A 47-year-old asymptomatic female presented for routine examination. Visual acuity was 20/20 in both eyes (OU). On slit-lamp examination, she was found to have normal anterior segment OU. Fundus examination of the right eye (OD) revealed an amelanotic, noncalcified, intraretinal lesion measuring 5 × 5 mm in basal dimensions [Fig. 1a] with a thickness of 2.2 mm on ultrasonography. Fundus examination of the left eye (OS) showed flat retina with intact macula. The patient had no history of systemic disease. Her family history was insignificant.
What is your next step?
- Fine needle aspiration biopsy (FNAB)
- Transpupillary thermotherapy (TTT)
- Application of radioactive plaque
Optical coherence tomography (OCT) OD demonstrated a retinal mass within the nerve fiber layer with a “moth-eaten” appearance [Fig. 1b]. This distinct OCT feature was the result of numerous intralesional cavities. No treatment was rendered at this time, and the mass was observed with annual follow-up. The patient has remained asymptomatic, and the tumor has remained stable with no change or growth over 7 years.
Diagnosis: Retinal astrocytic hamartoma (RAH)
Correct answer: C, Observation
RAH is a congenital benign tumor composed of well-differentiated astrocytes. The mean age at presentation was reported at 32 years. RAH presents with a variety of clinical features on ophthalmoscopy. This lesion can be calcified, noncalcified, or both. Differential diagnosis includes retinoblastoma, retinocytoma/retinoma, retinal astrocytoma, granuloma, and pseudoneoplastic gliosis. Diagnosis is aided by retinal OCT, with >90% showing the characteristic moth-eaten appearance and 100% arising within the nerve fiber layer. RAH is often associated with tuberous sclerosis complex (TSC) and is considered a diagnostic marker for TSC. As such, discovery of RAH on routine exam may warrant further systemic workup.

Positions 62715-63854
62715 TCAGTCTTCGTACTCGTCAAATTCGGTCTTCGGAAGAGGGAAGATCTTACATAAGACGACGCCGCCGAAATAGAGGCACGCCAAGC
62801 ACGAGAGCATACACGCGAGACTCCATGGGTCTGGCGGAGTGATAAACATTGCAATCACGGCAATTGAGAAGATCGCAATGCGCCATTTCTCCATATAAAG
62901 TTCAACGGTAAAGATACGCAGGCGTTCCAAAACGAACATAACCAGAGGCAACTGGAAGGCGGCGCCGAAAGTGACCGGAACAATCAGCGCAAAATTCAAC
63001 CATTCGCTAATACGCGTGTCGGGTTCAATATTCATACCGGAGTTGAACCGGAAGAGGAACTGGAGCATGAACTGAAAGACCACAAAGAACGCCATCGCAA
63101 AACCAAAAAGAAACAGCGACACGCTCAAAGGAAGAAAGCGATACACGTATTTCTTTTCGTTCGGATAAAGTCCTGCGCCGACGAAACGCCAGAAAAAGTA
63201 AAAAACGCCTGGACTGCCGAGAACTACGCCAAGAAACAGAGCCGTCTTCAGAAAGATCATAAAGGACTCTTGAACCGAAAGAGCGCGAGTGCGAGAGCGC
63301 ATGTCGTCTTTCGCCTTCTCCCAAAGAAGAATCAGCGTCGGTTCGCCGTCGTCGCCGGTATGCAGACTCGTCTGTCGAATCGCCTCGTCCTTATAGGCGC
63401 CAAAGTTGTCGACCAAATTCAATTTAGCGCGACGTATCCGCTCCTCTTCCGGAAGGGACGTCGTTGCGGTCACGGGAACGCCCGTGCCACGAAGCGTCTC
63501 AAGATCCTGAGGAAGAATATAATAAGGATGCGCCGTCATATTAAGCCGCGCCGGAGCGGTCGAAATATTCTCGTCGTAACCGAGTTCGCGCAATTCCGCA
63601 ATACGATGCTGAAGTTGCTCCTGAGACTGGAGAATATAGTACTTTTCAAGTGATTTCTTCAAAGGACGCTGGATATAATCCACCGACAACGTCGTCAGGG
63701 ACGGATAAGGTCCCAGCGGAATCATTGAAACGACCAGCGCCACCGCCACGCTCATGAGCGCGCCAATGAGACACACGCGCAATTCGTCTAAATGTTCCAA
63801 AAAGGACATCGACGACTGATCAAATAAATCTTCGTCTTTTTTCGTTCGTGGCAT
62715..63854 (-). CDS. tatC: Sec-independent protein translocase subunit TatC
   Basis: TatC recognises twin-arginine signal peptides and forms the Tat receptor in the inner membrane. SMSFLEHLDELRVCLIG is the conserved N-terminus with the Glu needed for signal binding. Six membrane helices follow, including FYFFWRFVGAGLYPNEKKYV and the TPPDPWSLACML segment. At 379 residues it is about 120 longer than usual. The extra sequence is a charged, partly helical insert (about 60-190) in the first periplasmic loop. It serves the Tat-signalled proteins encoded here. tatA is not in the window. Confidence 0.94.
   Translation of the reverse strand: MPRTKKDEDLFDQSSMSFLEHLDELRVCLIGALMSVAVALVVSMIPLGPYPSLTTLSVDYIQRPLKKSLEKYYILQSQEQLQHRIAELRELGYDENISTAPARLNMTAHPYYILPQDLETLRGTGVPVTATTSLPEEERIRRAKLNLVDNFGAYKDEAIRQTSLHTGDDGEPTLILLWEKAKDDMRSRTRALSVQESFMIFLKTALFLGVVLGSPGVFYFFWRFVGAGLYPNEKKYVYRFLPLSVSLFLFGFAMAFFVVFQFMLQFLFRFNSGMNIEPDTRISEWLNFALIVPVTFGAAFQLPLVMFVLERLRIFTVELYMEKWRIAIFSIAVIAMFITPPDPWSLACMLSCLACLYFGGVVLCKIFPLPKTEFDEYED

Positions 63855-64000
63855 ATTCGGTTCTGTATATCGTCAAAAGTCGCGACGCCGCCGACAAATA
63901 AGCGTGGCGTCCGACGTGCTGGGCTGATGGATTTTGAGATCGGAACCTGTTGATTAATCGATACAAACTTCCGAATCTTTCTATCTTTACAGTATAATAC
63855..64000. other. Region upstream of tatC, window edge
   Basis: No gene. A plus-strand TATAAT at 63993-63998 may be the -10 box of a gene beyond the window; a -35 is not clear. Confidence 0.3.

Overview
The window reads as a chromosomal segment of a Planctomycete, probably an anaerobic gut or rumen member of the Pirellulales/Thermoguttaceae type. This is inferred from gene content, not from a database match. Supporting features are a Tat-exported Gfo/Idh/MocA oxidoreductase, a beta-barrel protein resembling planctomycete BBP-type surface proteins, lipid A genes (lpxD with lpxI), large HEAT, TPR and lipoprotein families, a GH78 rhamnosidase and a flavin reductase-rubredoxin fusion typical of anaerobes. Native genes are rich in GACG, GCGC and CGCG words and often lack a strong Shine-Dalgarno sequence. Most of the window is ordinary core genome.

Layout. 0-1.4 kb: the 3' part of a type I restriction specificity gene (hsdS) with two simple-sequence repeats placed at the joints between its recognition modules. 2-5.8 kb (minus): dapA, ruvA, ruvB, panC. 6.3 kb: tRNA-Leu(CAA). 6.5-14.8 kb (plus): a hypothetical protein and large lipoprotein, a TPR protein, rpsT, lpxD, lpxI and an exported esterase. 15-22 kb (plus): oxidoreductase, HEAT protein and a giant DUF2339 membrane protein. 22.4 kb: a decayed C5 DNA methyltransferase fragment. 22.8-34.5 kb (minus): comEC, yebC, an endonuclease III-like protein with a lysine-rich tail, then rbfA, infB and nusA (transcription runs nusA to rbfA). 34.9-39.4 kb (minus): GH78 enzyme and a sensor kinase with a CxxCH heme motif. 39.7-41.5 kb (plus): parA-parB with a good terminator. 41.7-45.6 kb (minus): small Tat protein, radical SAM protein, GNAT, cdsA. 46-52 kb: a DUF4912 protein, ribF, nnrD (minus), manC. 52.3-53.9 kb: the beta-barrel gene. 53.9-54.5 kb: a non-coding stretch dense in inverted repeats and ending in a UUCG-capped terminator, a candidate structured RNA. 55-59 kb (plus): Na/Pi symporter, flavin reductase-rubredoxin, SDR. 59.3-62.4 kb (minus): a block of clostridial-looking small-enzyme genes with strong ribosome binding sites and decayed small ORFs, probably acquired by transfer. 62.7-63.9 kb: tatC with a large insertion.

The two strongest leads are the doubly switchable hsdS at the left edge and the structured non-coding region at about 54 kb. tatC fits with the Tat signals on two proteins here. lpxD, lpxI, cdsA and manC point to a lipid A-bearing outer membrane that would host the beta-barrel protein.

Declaration of patient consent
The authors certify that they have obtained all appropriate patient consent forms. In the form the patient(s) has/have given his/her/their consent for his/her/their images and other clinical information to be reported in the journal. The patients understand that their names and initials will not be published and due efforts will be made to conceal their identity, but anonymity cannot be guaranteed.
Financial support and sponsorship
Support was provided in part by the Eye Tumor Research Foundation, Philadelphia, PA (CLS). The funders had no role in the design and conduct of the study, in the collection, analysis, and interpretation of the data, and in the preparation, review, or approval of the manuscript. Carol L. Shields, M.D. has had full access to all the data in the study and takes responsibility for the integrity of the data.
Conflicts of interest
There are no conflicts of interest.
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